U.S. Support for Good Governance in Middle East is Key to Stopping Threats like ISIS, Crocker Testifies

Jun 11, 2018
Jon Wallace

Following decisive military defeats in Iraq and Syria, the Islamic State or ISIS, has lost its so-called caliphate, and its fighters have been driven underground or dispersed. But the victory over ISIS raises the fear that foreigners who flocked to Iraq and Syria to fight for the caliphate will regroup elsewhere or plot terror attacks in other countries, including the United States.

On May 23, the House Committee on Homeland Security of the 115th U.S. Congress convened a hearing to consider the threats posed by the ISIS diaspora and how to counter them. Among the testifying witnesses was Amb. Ryan C. Crocker MCF ’85. Crocker was U.S. ambassador to Iraq from 2007 to 2009 and is a visiting lecturer and diplomat-in-residence at Princeton University’s Woodrow Wilson School of Public and International Affairs. Crocker served in Iraq during the “surge,” when tribal leaders turned against al-Qaeda with U.S. encouragement and support.

In his opening remarks, Chairman Michael McCaul (R-TX) called for “a comprehensive strategy” that addresses “the root causes that breed terrorists” so that “ISIS cannot rally, regroup, and rebuild from a new location.”

In response, Crocker told the committee that only “good governance in the region … will prevent the re-emergence of terrorist organizations that target Americans, whether at home or abroad.” He argued that American leadership is crucial for achieving that goal.

Crocker said both the Obama and Trump administrations have erred in treating the Islamic State chiefly as “a military problem with a military solution,” which he called “a dangerous oversimplification.” Crocker told the committee that ISIS’s earlier success in Iraq and Syria represents a symptom of a much larger political problem: “a chronic failure of governance” in the Middle East. In the absence of stable democratic institutions and the rule of law, he said, ISIS “or something like it will be back.”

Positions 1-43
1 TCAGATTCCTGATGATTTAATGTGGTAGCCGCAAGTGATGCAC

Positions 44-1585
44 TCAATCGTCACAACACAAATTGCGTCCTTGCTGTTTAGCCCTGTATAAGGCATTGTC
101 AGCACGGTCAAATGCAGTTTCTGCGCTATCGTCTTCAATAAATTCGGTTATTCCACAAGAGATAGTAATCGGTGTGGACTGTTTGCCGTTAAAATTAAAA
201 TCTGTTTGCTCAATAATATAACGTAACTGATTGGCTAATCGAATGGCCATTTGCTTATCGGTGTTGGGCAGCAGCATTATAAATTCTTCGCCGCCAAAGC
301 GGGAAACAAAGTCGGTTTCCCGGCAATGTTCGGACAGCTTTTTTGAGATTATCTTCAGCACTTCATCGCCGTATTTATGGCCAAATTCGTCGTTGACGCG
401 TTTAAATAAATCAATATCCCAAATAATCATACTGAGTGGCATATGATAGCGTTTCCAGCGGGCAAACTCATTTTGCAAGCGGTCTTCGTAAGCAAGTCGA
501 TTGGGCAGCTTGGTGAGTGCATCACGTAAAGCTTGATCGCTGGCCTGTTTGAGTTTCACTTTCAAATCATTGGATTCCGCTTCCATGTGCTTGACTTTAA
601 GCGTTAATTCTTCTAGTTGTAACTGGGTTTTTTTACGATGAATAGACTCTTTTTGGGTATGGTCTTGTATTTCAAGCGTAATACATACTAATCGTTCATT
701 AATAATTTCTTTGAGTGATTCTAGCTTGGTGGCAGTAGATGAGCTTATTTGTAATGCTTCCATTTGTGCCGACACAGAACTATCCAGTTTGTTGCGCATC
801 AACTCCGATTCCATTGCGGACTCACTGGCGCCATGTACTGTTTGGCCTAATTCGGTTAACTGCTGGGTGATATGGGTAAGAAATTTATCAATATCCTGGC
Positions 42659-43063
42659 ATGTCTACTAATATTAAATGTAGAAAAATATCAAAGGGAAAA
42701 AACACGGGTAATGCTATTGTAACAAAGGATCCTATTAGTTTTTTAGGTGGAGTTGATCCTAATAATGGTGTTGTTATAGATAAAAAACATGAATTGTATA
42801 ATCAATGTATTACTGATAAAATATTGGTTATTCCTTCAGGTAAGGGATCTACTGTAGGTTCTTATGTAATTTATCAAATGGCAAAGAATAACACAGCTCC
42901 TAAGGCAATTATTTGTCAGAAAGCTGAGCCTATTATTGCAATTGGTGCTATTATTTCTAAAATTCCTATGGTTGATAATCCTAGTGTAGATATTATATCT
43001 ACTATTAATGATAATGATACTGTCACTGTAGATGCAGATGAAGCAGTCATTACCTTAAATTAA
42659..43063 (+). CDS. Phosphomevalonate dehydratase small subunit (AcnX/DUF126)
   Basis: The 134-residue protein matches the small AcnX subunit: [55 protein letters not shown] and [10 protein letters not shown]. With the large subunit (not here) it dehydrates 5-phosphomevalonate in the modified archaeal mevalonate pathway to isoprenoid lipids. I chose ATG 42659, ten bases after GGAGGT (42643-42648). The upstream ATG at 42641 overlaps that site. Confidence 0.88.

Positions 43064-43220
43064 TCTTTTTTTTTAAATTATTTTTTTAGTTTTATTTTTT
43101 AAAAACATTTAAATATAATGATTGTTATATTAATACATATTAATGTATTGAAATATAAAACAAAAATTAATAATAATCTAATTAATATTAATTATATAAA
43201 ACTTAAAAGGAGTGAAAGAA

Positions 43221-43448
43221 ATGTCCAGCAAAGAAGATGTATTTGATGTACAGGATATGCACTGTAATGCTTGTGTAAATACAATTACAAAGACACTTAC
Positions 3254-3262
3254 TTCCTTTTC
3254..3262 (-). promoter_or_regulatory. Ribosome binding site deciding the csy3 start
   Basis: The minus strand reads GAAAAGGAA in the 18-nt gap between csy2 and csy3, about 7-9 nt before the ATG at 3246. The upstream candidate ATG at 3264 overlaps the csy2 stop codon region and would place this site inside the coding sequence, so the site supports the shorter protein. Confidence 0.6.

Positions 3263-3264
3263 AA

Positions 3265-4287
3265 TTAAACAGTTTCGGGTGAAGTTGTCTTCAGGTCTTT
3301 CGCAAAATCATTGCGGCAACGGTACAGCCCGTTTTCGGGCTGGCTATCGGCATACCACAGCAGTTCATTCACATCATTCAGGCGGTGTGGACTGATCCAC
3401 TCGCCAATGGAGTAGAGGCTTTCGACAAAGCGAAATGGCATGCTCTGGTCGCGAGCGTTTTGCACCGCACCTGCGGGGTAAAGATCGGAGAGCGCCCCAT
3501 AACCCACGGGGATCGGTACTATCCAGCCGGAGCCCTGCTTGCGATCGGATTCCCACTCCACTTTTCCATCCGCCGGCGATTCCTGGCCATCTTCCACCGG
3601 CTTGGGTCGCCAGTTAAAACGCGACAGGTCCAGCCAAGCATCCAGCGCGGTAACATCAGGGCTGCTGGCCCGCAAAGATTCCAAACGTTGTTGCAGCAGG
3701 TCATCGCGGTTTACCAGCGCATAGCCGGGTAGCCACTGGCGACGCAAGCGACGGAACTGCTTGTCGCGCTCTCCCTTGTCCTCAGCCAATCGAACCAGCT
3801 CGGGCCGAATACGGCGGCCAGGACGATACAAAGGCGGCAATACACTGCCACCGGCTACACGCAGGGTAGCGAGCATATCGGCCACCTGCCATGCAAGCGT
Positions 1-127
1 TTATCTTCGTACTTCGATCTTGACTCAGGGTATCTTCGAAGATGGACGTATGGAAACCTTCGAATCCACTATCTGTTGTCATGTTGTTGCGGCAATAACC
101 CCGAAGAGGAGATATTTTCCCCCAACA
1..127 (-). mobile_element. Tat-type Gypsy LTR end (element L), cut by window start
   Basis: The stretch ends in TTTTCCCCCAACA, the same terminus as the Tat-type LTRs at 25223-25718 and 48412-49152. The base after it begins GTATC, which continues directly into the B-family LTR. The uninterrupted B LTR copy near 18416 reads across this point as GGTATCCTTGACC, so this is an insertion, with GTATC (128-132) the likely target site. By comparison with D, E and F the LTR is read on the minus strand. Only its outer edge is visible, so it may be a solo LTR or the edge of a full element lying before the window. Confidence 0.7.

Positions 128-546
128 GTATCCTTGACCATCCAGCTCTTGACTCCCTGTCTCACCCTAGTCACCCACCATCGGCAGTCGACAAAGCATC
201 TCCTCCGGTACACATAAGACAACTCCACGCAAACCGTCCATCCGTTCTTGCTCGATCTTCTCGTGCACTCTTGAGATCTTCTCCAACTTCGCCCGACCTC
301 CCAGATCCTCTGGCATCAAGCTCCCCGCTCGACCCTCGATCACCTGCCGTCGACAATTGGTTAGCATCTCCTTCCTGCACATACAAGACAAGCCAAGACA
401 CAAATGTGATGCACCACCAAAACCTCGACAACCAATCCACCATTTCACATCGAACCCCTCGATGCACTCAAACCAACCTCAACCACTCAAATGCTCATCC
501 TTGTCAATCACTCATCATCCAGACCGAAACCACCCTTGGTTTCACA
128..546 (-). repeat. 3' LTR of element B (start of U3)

In Crocker’s view, the United States’ political withdrawal from Iraq in 2011 was a huge mistake. Combined with the outbreak of civil war in Syria the same year, the Iraqi political crisis that followed our withdrawal helped create the conditions for ISIS to emerge from the remnants of al-Qaeda and become a major regional player — in part by exploiting dissatisfaction with poor governance in both countries.

Poor governance in Syria and Iraq goes back to the aftermath of World War I, Crocker said. In the Treaty of Versailles, the British and French drew the map that still largely defines national boundaries in the region without regard for “the building of stable institutions, respect for the rule of law, and preparations for peoples of the area to govern themselves.” Instead, the war’s victors installed monarchies with “no connections to the peoples over which they allegedly ruled, and certainly no interest in establishing the institutions and traditions of good governance.”